1. Wow, I love this! I never knew that about Harriet Tubman. That woman was amazing! Thanks for sharing. No need to enter me in the drawing. I already own Angel With Steel's near the top of my TBR pile.

    1. Debbie, you are one of my heroes. You have Angel soon tbr. Love you. However, if you win I can send you one of my other books. Do you like mystery/suspense?

    2. Awesome!


  2. I thoroughly enjoyed every story on our hoop skirt spies! While the clothes were beautiful and quite handy to transport information in, think I'd rather not have to wear them.

    missionwife AT hotmail DOT com

    1. Hi Melody, I'm with you. Especially in this hot, hot Texas summer. Thanks for leaving your email, that's really helpful if you win.

  3. What a great post and what brave women! Thank you for sharing and the giveaway opportunity. mauback55 at gmail dot com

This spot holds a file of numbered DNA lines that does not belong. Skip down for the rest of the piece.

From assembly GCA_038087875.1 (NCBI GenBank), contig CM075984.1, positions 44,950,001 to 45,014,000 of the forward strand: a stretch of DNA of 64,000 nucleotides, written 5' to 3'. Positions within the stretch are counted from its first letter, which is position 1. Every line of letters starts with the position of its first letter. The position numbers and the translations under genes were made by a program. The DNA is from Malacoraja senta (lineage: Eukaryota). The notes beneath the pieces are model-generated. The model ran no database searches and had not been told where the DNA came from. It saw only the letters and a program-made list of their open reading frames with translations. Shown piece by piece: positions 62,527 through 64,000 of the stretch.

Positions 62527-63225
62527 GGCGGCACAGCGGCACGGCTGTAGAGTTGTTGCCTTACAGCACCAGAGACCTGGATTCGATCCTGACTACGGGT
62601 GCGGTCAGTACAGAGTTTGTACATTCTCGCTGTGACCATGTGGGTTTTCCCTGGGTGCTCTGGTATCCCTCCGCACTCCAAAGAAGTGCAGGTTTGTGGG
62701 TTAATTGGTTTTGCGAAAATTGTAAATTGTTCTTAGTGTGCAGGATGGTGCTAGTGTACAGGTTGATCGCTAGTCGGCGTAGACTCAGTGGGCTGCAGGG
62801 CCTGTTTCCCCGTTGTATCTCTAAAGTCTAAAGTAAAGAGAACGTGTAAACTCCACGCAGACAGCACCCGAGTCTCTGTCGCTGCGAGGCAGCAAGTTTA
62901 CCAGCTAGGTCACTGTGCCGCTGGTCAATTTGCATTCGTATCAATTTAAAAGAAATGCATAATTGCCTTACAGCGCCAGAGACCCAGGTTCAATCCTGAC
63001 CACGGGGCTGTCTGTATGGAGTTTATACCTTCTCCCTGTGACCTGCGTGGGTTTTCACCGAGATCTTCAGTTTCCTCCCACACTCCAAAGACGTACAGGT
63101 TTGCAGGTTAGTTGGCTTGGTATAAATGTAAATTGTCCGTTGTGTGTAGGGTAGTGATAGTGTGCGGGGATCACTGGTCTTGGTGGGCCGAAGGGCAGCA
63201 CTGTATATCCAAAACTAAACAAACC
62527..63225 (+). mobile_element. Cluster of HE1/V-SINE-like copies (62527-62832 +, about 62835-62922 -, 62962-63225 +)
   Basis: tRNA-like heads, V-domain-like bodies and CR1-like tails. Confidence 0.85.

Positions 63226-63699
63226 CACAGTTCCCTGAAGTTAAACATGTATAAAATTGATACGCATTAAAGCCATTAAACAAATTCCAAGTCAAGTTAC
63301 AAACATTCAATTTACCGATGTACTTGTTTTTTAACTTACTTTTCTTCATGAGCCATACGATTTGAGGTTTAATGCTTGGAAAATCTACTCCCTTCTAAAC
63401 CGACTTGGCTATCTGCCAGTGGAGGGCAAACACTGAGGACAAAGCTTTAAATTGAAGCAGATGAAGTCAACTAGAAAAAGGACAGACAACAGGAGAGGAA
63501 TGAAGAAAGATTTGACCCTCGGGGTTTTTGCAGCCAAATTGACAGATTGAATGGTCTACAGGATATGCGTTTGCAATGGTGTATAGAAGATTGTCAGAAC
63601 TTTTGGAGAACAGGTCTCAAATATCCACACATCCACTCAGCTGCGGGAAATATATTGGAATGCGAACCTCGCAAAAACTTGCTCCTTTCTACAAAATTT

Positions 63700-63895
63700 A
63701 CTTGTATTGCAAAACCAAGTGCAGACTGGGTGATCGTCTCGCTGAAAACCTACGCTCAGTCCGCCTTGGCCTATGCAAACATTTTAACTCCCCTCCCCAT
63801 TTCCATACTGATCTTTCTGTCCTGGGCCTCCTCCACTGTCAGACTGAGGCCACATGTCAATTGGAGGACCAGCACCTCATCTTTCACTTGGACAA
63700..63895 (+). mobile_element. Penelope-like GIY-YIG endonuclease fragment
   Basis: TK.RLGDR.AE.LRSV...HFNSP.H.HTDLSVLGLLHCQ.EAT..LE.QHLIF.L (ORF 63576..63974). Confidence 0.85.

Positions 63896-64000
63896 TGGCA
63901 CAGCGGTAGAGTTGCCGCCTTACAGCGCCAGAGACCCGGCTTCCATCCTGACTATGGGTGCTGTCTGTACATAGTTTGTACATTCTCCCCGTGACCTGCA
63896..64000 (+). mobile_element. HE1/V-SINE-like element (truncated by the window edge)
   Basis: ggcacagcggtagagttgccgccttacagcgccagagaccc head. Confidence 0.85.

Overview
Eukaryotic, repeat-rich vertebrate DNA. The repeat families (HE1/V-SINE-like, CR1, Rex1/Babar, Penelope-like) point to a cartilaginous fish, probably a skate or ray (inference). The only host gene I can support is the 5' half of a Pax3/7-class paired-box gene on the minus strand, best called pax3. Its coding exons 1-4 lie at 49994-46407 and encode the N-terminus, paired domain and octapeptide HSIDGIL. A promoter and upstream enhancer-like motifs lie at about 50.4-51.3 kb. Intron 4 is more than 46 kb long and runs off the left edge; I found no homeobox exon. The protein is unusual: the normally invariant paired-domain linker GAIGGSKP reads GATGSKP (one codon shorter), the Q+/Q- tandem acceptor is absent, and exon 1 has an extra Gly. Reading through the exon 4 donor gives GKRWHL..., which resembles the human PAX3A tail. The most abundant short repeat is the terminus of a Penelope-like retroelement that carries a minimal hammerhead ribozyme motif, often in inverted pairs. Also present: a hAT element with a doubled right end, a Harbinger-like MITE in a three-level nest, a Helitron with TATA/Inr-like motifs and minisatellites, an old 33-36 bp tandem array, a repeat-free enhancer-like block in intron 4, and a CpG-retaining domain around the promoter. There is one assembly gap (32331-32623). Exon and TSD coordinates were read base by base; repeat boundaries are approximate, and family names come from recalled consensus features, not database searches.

1. Thanks, Melanie! Good to have you here again. I love seeing readers return. And thanks for leaving your email.

  4. Enjoyed your post Anne. Your book sounds very interesting, would like to read it.
    Blessings, Tina

    1. Hi Mrs. Tina, I don't think I've seen you here before. I hope you return each 14th day of each month. We always have something interesting on HHH. Thanks for leaving your email too, that's so helpful in case you win.

  5. I have enjoyed learning about all of these amazing women. With the vantage point of history, we can see their contributions, but I wonder....if I was any of their neighbors and considered them a dear friend, would I have been appalled had I known of their exploits, or would we have been on the same side? Interesting to think about!!!!